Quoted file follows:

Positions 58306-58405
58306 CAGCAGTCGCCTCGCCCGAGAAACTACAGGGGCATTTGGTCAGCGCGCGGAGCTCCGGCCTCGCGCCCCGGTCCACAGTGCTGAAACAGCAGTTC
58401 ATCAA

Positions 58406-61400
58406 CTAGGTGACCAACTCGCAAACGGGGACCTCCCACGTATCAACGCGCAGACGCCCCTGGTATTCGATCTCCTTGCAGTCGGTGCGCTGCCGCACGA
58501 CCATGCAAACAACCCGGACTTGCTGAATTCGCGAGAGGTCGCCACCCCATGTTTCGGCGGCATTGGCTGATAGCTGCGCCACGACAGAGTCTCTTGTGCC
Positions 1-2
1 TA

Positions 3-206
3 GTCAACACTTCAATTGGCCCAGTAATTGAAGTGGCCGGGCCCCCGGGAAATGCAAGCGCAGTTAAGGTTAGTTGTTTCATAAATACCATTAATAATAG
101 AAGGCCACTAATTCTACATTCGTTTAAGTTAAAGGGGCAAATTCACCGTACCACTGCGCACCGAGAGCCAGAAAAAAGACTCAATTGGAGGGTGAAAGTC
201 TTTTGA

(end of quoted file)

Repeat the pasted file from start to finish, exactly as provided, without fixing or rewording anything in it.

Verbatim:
Positions 58306-58405
58306 CAGCAGTCGCCTCGCCCGAGAAACTACAGGGGCATTTGGTCAGCGCGCGGAGCTCCGGCCTCGCGCCCCGGTCCACAGTGCTGAAACAGCAGTTC
58401 ATCAA

Positions 58406-61400
58406 CTAGGTGACCAACTCGCAAACGGGGACCTCCCACGTATCAACGCGCAGACGCCCCTGGTATTCGATCTCCTTGCAGTCGGTGCGCTGCCGCACGA
58501 CCATGCAAACAACCCGGACTTGCTGAATTCGCGAGAGGTCGCCACCCCATGTTTCGGCGGCATTGGCTGATAGCTGCGCCACGACAGAGTCTCTTGTGCC
Positions 1-2
1 TA

Positions 3-206
3 GTCAACACTTCAATTGGCCCAGTAATTGAAGTGGCCGGGCCCCCGGGAAATGCAAGCGCAGTTAAGGTTAGTTGTTTCATAAATACCATTAATAATAG
101 AAGGCCACTAATTCTACATTCGTTTAAGTTAAAGGGGCAAATTCACCGTACCACTGCGCACCGAGAGCCAGAAAAAAGACTCAATTGGAGGGTGAAAGTC
201 TTTTGA